I should preface this post by saying I took a class called “Celebrity in Hollywood” taught by Boston Globe film critic Ty Burr. Admittedly, I enrolled in this class my junior year because I thought it would be an easy A+. Much like my Astronomy mishap, I was wrong.
Professor Burr not only made the class interesting, he made it challenging. We didn’t read tabloids every week. Instead, we delved into the ever-changing public perception of celebrities. We went all the way back to the Charlie Chaplin days, when actors and actresses could get away with smile and wave to the occasional camera and go on living their private lives. The good ole days. Before the blood-hungry paparazzi popped up from hell.
It was a much more involved class than I anticipated. Burr challenged me to look past an actor’s persona. Hell, he gave me a C+ on a paper I wrote about Harrison Ford because he said it was too reverential and fanboy-ish. I admit, he was right on that one. I love my Hollywood grandpa dearly – too dearly to write an objective analysis of his career. Burr pushed me – and the rest of the class – to examine our own relationship with celebrity. Why were we fascinated with stars? What was the bait that made us bite the celebrity hook? Why do we wait with bated breath to hear a response from people like Jay-Z and Solange Knowles?
The simple answer is that gossip about famous singers, actors, and (these days) reality stars is a welcome distraction to our daily lives and a perfect way to fill up the 24-hour news cycle. It gives us something to talk about. In fact, it gives most people one of their favorite things to do: talk shit about other people.
And who better to criticize (with seemingly no consequence) than celebrities? They live extravagant lives popping bottles, flying in private planes, and regularly walk red carpets, so they deserve to be knocked down a peg, right? And we shouldn’t feel bad for doing the knocking, because the media is teeing up these famous bozos each and every morning!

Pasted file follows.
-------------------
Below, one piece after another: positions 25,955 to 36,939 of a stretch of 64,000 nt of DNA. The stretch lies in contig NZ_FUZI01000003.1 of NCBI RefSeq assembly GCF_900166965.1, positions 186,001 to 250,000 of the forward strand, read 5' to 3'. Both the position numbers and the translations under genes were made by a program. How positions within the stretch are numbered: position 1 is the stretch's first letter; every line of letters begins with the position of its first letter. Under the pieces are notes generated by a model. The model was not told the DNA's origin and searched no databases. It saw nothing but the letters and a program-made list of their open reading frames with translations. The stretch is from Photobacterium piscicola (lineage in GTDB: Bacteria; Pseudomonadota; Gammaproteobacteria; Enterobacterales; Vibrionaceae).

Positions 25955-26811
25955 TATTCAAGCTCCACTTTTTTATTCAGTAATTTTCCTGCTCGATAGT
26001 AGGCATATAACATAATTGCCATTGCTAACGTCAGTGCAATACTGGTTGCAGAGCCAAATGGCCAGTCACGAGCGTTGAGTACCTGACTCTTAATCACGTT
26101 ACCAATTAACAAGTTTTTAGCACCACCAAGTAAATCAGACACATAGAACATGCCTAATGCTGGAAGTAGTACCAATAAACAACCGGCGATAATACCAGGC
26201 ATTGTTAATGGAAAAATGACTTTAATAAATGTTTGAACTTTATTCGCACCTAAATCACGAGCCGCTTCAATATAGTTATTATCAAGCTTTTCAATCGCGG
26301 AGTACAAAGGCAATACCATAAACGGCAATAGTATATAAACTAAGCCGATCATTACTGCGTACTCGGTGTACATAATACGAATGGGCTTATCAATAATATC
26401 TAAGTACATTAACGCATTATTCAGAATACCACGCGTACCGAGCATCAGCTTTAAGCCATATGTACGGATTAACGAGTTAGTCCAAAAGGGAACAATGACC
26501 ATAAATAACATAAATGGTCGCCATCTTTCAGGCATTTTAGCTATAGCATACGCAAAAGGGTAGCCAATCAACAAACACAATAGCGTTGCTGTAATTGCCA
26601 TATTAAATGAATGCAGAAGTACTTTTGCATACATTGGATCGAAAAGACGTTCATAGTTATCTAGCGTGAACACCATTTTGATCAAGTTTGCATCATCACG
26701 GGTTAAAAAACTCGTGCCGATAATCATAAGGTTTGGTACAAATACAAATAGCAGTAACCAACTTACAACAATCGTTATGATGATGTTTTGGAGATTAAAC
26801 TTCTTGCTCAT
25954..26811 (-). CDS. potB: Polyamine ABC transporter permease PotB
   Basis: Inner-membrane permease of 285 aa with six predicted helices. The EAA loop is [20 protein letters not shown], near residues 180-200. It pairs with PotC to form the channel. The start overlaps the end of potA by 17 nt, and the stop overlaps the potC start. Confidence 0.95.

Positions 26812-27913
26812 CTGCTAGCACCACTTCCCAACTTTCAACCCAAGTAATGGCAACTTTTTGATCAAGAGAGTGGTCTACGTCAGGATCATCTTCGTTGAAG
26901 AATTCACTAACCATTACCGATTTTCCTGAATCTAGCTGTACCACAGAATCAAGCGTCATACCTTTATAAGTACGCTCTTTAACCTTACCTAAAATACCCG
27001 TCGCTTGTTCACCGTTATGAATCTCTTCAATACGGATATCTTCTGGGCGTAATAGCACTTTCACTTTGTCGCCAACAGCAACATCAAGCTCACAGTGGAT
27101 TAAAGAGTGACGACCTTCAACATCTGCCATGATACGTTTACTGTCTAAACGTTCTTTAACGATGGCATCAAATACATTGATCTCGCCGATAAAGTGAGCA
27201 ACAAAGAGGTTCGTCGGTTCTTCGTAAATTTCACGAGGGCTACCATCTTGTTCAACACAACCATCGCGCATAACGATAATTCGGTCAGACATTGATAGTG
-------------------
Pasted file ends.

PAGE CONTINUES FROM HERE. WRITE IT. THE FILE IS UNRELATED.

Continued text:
I’ve got some bad news: I think we should feel bad. We should feel bad for feeling so god damned much about these people because most of them couldn’t give two fucks about us – and nor should they. I’m not going to go as far as to say “celebrities are just like us,” because their careers don’t allow that. However, they are human. But they’re humans who don’t know you, and, therefore, cannot care about you in the same way your friends and family can.
I think our obsession with celebrities and their weddings, breakups, mishaps, real estate purchases, sex lives, and babies, are all the ugliest form of escapism. It’s like we all have a tacit agreement that says, “Hey it’s okay if we forget about our own studio apartments, Hyundai Accents, average jobs, and boring lives, and criticize and scrutinize how that rich person in the limelight goes about their business.” It’s sad.
I’m as guilty as anyone. I read a few articles about the infamous “Solange Shove (of Jay-Z),” and I really wish I had not. I even spent a few minutes trying to analyze the elevator security video obtained by TMZ. What was Solange so mad about? Could Jay-Z have been rude to his sister-in-law? Is this perfect family not as perfect as I hoped?
Why the hell do I care?
It’s a tough question to answer. But it’s the question we all need to ask ourselves when we find click through E! News, HuffPost, Entertainment Weekly celebrity “news.”
Here are some questions we should ask ourselves when we waste time reading celebrity gossip. Are we:
- Just killing some time?
- Trying to stay up on gossip?
- Attracted to the lifestyle?
- Would we rather be there?
- Seriously invested in these peoples’ lives?
- Avoiding thinking about our own problems and ourselves?
I think if it’s numbers 5 and 6, we have some serious problems. It’s okay to have dreams and aspirations of being really rich and famous, but neither of those two things will happen unless we’re present in our own lives.
On that note, why not spend a little bit more time figuring out why your roommate came home looking glum rather than analyzing pictures of Lindsay Lohan at an NYC café? Why not ask your girlfriend or boyfriend what their dream apartment would look like rather than spending hours clicking through photos of Usher’s new mansion? Why not give your parents a call and shoot the shit about when you were a kid rather than check out the new celebrity baby pictures?
There is no simple answer to why we are obsessed with the idea of celebrity. But I’ve got to hope it’s beneficial to ask why and think about how we’d want to be treated if we were on the other side of the paparazzi lens.
And to Ty Burr: Thank you. I didn’t deserve an A on that Harrison Ford paper. I wasn’t answering – or asking – the right questions.